I would think the edge and anywhere that is thinner on a knife would be hardened more than a thicker portion, based on heat transfer, so yeah, that makes sense.
I don't know if he water or oil quenches his blades, but I am pretty sure his HT is traditional (without using modern equipment) and without steel preparation and additional treatment that many Western makers do. He still manages to make decent knives and has quite a following. Cudos to him.

M
 

mr drinky

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My guess, many of these knives are over-hardened (not drawn to RC where they are more stable) and brittle at the edge, so a micro bevel or a less acute angle is required.

M
Before I used the knife, I examined it under magnification and there was a micro-bevel near the heal and towards the tip, but there was no micro-bevel in the belly. Also, the chip occurred where the laminate steel came all the way down to the edge (on one side), so I am wondering if the core steel was thinner in that area.

Sorry for the bad photo, but my good camera is my napping daughter's room.

k.
 

rockbox

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That ain't nothing. That's just a micro-chip. That's 10 minute on a Beston at most, and if you are MC, 5 minutes on a King 1K.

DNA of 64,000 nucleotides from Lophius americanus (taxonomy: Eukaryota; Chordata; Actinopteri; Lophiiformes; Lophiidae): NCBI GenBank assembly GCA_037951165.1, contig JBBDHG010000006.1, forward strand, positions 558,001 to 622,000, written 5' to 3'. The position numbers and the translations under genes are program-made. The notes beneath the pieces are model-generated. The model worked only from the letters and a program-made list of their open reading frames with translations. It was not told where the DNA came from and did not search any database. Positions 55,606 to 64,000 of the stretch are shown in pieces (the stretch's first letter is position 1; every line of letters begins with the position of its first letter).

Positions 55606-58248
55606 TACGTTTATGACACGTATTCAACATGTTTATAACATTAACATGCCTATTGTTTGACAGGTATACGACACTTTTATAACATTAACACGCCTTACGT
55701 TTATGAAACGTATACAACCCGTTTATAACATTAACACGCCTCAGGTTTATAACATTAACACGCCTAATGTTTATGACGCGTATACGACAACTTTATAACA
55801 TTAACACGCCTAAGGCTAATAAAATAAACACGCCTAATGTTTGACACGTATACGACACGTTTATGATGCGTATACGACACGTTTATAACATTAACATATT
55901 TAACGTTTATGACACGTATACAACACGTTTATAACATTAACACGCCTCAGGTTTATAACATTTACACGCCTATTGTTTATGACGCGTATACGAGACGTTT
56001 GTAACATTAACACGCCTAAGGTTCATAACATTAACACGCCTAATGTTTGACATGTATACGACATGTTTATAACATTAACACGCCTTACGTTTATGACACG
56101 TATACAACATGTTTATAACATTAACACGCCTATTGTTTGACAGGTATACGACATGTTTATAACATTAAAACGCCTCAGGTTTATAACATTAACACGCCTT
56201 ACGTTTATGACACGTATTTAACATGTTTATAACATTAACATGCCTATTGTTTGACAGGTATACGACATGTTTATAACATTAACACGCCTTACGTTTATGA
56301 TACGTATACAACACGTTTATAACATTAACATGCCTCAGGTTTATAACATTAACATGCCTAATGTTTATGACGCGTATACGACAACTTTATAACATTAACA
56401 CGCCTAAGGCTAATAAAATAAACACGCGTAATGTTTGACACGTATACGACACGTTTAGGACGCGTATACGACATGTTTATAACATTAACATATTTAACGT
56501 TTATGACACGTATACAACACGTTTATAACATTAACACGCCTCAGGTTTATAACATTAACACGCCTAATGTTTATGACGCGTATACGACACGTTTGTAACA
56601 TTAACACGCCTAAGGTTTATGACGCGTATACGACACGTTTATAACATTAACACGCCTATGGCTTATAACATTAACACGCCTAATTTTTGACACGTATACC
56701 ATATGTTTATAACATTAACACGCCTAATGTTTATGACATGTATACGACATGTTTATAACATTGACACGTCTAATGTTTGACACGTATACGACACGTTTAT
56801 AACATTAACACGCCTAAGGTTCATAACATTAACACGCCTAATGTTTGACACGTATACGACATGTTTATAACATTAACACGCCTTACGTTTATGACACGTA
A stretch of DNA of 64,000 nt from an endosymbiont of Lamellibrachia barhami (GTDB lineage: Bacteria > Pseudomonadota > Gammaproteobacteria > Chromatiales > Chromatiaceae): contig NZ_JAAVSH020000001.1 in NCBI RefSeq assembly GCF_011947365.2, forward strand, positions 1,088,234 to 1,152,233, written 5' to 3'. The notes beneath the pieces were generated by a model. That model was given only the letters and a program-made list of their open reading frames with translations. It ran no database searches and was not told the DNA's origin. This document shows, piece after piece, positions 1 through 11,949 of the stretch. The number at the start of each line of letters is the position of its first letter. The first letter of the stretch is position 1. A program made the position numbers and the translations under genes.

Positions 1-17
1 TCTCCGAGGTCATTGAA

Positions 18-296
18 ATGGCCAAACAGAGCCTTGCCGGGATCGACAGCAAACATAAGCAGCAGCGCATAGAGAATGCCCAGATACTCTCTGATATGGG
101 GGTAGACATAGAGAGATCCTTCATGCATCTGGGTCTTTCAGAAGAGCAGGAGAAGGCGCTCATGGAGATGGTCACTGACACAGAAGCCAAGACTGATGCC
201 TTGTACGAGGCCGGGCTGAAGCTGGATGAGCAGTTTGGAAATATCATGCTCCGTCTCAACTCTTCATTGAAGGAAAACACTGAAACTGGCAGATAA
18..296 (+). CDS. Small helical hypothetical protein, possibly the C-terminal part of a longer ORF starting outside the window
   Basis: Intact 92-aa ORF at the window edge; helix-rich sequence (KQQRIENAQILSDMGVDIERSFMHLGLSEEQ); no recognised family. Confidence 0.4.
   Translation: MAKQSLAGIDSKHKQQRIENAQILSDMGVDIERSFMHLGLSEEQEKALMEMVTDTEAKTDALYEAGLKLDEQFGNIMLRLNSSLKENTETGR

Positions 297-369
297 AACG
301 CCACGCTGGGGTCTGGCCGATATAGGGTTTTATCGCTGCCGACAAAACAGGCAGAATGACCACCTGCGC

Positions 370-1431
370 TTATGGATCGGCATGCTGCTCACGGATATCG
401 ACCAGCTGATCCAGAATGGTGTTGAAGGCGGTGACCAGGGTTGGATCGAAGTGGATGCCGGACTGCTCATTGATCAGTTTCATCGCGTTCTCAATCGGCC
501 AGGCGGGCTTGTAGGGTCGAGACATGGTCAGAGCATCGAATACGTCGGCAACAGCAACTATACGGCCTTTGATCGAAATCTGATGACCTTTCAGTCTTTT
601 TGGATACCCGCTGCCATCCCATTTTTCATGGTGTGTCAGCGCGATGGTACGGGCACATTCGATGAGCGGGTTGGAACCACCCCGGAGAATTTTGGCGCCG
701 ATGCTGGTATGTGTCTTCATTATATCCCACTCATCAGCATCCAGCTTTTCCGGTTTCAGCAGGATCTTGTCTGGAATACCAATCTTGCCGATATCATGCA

[video=youtube;IiYT3xPNkoE]http://www.youtube.com/watch?v=IiYT3xPNkoE[/video]

I thought you were talking more like this.

 

mr drinky

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Yeah, it's not that big. Like I said, the worst thing was that it kept snagging the wiping cloth. I'm just going to sharpen it like it wasn't there and let it come out on its own. I took a sushi course last weekend and you should have seen the chip on the instructor's suisin. He said he has been working it out for a couple years.

k.
 

Lefty

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Drinky, strop it on a Finishing type of stone to lose the grabbiness of the chip. Should be all good after that.
 

Lefty

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Rockbox, you'd better just send that to me and I'll make sure nobody gets hurt! :)
 

rockbox

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That ain't mine. I haven't had a chip in over 3 years. I've noticed that if you sharpen your knife before you use it, chipping becomes a non issue. Sometimes I wish I had more chips because I have an addiction to power tools. When I was at Devins, I was thinking to myself, how would I get a power hammer and surface grinder into my 2 car garage and not piss off the HOA.
 

Lefty

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Say they're for your service dog?
 

jason

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I think it's safe to say he is an unconventional Traditional Japanese smith.
I would think the edge and anywhere that is thinner on a knife would be hardened more than a thicker portion, based on heat transfer, so yeah, that makes sense.
Murray heat treats before grinding, the thickness of the steel is the same. A customer examined the hardness on his neck knife and reported back that the finds from two areas on his knife were 63.6 and 63.3.

Murray heat treats in water.
 

Lefty

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Thanks for the info.
I figured he'd grind to 60% (or so) and HT, then finish grind. He must blow through belts!
It is a good way to keep warpage down (right Pierre and Butch?) and keep your hardness consistent.